Week #5: Read Linnaeus in Lapland, Homemade/ Handmade Poems, Autumn. Writing assignment: Revise and continue to work on your poem from last week
Week #6: Final LN discussion. Movie "Immortal Cupboard: In Search of Lorine Niedecker" by Cathy Cook. Reading assignment: The Practice by William Carlos Williams (WCW) and Pictures from Brueghel (up to p. 70). Writing assignment: a poem about or inspired by a painting.
Week #7: Discuss ekphrastic poetry with special attention to how WCW often composes or frames a scene in much the same way as a painter or photographer would as in the spoken landscapes of classical Chinese poets. Reading assignment: The Desert Music and Journey to Love. Writing assignment: an object poem. Try to make it as specific and true to its moment as possible.
Week #8: Finish discussing WCW. Introduction to Oppen. Reading assignment: Discrete Series and The Materials (be sure to use the notes in the back of the book). Writing assignment: a poem about the city. Also begin keeping a list of the questions posed by GO in poems.
Week #9: Compare Oppen's style with the other Objectivists we've read. How would you characterize the differences? Pay special attention to his use of fragments and sense of closure. Reading assignment: This In Which and Of Being Numerous. Writing assignment: Write a poem about a news story or public event (see Armies of the Plain, p.95) Collect scraps of speech and writing and assemble as in Quotations on p. 140.
Week #10: Compare A Language of New York with Of Being Numerous. Writing assignment: Choose an older poem of yours and expand upon it. Don't try to recapture the original moment; allow it to evolve into something more complex. Reading assignment: Seascape: Needle's Eye, Myth of the Blaze, Primitive. Alternate writing assignment: Look over your list of GO questions and answer one or more of them in a poem.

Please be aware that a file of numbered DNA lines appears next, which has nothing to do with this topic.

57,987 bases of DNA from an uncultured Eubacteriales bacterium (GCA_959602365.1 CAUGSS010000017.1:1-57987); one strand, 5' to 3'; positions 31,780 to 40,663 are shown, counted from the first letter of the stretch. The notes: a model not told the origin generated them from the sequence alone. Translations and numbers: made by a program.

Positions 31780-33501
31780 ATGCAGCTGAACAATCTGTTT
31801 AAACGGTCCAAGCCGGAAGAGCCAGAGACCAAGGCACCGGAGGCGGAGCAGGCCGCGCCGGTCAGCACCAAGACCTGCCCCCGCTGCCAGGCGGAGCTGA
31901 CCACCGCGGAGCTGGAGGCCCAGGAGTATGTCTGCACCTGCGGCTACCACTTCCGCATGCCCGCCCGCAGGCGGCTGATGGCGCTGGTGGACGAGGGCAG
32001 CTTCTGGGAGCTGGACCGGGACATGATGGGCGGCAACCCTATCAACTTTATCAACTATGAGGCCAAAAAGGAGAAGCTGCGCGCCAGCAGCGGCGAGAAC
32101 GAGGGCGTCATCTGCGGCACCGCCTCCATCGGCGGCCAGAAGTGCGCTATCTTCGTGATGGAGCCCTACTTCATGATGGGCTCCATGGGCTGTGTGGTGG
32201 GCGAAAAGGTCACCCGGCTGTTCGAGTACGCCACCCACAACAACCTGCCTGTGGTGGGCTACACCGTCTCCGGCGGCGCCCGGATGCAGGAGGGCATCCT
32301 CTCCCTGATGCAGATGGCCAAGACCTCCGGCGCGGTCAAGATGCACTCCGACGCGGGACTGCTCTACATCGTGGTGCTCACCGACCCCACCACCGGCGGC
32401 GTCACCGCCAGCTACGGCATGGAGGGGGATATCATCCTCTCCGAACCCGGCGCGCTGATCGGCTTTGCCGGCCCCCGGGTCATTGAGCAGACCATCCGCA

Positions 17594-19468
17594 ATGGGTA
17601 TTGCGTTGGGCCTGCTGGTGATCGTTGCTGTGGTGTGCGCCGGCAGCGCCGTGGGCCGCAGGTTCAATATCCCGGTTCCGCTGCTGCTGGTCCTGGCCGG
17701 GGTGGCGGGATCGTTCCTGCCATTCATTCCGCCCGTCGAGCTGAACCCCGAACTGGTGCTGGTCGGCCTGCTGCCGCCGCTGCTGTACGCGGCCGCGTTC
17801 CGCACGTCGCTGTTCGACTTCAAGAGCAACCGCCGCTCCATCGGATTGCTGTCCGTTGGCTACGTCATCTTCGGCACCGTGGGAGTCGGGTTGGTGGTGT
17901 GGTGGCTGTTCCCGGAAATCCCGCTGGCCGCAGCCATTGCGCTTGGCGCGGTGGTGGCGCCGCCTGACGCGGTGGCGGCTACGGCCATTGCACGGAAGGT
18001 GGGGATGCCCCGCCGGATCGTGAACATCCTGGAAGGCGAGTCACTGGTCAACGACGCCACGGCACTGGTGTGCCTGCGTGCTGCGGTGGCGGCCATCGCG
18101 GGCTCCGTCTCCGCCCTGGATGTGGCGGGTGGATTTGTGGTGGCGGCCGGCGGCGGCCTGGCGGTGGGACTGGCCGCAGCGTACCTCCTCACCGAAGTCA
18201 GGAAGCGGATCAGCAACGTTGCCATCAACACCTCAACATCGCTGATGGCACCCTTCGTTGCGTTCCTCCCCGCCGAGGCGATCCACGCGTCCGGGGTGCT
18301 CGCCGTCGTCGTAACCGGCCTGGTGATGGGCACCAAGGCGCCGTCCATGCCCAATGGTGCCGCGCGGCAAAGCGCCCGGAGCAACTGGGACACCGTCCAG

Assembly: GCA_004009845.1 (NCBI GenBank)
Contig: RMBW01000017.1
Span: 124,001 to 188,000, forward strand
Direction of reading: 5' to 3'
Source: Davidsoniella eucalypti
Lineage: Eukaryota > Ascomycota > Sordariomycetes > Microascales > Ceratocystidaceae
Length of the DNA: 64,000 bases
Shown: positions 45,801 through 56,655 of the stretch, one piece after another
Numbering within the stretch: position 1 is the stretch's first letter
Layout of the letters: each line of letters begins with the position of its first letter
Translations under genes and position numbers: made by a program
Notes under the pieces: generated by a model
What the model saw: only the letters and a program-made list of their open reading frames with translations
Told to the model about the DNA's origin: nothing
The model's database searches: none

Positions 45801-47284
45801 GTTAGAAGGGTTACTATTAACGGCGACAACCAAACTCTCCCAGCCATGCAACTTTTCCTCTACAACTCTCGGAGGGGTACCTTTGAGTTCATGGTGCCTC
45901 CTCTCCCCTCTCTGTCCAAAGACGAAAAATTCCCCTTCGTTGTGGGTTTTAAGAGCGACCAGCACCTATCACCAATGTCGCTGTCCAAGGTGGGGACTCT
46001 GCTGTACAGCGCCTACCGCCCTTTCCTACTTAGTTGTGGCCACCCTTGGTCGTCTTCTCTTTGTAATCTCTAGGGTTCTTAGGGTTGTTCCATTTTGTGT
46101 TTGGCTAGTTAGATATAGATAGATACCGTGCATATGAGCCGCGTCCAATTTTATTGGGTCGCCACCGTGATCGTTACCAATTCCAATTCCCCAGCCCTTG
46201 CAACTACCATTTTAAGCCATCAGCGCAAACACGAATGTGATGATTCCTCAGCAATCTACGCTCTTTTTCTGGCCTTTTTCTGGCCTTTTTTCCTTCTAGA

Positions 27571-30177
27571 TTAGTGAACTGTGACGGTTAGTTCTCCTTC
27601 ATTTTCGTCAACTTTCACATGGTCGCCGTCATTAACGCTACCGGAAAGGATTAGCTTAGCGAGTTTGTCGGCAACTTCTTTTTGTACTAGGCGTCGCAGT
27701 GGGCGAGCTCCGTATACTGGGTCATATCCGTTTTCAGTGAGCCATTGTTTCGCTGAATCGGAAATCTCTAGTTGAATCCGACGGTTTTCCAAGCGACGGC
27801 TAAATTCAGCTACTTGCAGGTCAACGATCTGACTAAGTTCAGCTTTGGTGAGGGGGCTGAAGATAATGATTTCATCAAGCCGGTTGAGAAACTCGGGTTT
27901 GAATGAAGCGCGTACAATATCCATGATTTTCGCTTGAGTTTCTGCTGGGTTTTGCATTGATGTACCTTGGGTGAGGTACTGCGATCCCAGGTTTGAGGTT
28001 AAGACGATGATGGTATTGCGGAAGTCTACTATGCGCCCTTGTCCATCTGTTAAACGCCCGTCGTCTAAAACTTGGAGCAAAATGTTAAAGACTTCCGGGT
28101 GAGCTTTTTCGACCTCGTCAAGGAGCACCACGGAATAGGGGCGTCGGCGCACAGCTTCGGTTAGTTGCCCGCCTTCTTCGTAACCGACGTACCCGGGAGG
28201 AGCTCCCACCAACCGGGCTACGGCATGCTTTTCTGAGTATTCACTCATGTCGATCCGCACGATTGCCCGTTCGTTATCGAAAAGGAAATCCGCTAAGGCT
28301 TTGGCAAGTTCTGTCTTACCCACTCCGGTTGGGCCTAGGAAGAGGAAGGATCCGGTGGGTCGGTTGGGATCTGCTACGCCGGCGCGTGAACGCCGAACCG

Week #11: Final discussion of Oppen. Introduction to Charles Reznikoff (CR). Reading assignment: pages 1-57. Writing assignment: a poem that tells the story of a family member, friend or co-worker. Pay special attention to the way CR narrates the facts of someone's life.
Week #12: Compare Reznikoff's style with the other Objectivists. Notice how he uses similar techniques and achieves different results. Reading assignment: p. 77-119 and p. 184-205. Writing assignment: write the autobiography of a place -- or write a poem that retells a story from or is inspired by the Bible.
Week #13: Reading assignment: By the Well of Living and Seeing, also sections of Holocaust (these are Xeroxes that I'll provide). Writing assignment: a found poem.
Week #14: Final wrap up discussion and party!
Requirements:You MUST complete all writing assignments. Please make copies of them for everyone in class. We won't be work-shopping them in the usual way, but using them as springboards for discussion about process and forms. You will also be responsible for one 15 minute oral presentation. It should combine biographical and critical information. You are also encouraged to use visual aids and recordings. Please look for things that are fun and of interest to you. We are collectively investigating this topic and our conversation will depend to some extent on what you bring to the table. Finally, it's essential that you come prepared to talk and get involved. Class participation counts for one third of your grade.